THE WESTERN Health and Social Care Trust and the Public Health Agency are encouraging people across Northern Ireland to take part in a “Bring Back Your Unused Medicine” week which is running from now until September 23.
Every year, many children and adults attend Emergency Departments after accidentally taking unused medicine left in homes and cabinets.
Media reports have also documented the rise in the number of drugs such as diazepam being sold on the streets of Northern Ireland.
Some of these drugs have been legitimately prescribed for patients, and are then misused and abused.
Joe Brogan, Head of Pharmacy, Northern Ireland, “We’re encouraging people to return their unused medicine to help reduce the incidences of drugs being misused or illegally shared.
“We also hope that while returning these unused medicines, people will also see how much medicine is wasted. Over-ordering and over-prescribing of medicine leads to an estimated £18m of wasted medicines each year.”
About 90 tonnes of medicines, with an estimated value of £6.46m, are returned to community pharmacies annually as waste, costing the Health Service a further £400,000 to dispose.
The “Bring Back Your Unused Medicine” campaign will encourage people to look in their cupboards, drawers and anywhere in the home they keep medicine and return any which they no longer use or have expired, to their local community pharmacies or dispose of them in the RAPID (Remove All Prescription and Illegal Drugs) bins which facilitate the disposal of unwanted drugs easily and discreetly.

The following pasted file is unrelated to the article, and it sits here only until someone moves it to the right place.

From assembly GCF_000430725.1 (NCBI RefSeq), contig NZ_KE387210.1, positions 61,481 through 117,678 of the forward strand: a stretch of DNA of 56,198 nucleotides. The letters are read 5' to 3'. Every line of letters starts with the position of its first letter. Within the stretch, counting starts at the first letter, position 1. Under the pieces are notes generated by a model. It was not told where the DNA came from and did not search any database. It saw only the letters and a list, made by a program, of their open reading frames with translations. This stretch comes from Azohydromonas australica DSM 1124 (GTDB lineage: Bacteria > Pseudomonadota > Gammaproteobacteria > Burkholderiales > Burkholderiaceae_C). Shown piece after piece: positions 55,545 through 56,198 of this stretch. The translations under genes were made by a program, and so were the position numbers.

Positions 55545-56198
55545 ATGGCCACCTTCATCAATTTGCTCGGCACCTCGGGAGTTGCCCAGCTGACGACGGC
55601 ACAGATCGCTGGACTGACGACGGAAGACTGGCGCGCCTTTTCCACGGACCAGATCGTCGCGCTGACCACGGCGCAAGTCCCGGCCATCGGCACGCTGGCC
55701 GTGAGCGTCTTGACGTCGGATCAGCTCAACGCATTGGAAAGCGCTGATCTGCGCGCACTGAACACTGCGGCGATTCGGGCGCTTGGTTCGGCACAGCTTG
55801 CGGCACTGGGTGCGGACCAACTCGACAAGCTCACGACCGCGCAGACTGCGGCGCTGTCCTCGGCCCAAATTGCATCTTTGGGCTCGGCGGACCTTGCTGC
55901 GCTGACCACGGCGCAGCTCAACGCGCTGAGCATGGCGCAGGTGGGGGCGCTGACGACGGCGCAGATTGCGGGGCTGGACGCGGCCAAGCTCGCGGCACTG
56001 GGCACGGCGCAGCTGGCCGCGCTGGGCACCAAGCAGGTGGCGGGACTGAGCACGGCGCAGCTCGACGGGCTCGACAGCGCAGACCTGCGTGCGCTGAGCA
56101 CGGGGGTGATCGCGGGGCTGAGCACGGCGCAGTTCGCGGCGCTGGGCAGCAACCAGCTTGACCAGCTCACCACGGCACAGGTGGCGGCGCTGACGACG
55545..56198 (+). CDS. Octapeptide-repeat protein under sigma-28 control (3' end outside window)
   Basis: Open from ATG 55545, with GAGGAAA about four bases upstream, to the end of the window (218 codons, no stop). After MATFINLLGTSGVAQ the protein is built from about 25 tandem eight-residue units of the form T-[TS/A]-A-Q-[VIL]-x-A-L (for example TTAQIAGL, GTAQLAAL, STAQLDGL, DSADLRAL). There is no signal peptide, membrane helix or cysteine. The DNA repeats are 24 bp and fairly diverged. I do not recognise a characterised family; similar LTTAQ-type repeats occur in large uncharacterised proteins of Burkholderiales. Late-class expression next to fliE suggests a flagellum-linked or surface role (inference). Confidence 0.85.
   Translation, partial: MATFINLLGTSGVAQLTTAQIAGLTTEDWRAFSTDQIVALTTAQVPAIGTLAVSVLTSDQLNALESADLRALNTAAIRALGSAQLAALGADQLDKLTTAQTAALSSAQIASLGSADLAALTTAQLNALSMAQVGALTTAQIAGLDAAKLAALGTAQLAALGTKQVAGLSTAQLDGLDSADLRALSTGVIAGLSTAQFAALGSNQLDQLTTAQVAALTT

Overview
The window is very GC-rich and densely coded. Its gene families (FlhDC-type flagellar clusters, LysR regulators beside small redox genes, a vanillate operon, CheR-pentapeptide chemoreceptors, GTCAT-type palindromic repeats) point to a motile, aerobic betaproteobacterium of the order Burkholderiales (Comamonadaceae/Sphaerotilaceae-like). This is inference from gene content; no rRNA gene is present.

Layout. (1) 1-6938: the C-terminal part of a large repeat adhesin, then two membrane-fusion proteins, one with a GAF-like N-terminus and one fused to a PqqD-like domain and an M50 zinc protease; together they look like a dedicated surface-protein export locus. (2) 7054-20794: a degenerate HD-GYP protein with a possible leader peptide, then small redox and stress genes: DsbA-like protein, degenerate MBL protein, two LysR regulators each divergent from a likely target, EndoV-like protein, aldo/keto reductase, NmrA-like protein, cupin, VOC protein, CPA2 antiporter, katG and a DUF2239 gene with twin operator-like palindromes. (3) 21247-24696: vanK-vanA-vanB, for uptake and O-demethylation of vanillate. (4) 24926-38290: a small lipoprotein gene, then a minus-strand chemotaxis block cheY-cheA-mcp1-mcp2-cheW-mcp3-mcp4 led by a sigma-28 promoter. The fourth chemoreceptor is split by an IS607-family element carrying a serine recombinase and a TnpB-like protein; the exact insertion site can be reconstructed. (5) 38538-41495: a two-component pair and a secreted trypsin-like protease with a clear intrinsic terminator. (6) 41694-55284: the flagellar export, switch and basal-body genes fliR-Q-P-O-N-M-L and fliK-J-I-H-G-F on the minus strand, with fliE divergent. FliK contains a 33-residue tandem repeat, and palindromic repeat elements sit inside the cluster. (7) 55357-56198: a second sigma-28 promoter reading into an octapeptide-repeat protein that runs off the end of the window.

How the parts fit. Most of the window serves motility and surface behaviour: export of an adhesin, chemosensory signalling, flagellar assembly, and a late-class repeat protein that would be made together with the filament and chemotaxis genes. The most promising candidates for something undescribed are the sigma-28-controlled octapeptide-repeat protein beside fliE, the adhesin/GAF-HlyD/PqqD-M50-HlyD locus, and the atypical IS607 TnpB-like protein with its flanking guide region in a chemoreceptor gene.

Joe continued, “Doing an annual stock take or clear out will let people see what medicine or repeat prescriptions they are getting but perhaps no longer use.
“If a patient cannot take their medicine as prescribed, they should talk to their GP or pharmacist.
“In the last year, over 27,000 patients in Northern Ireland had their medication reviewed in community pharmacies and received advice on how to use their medicine more effectively and reduce waste.”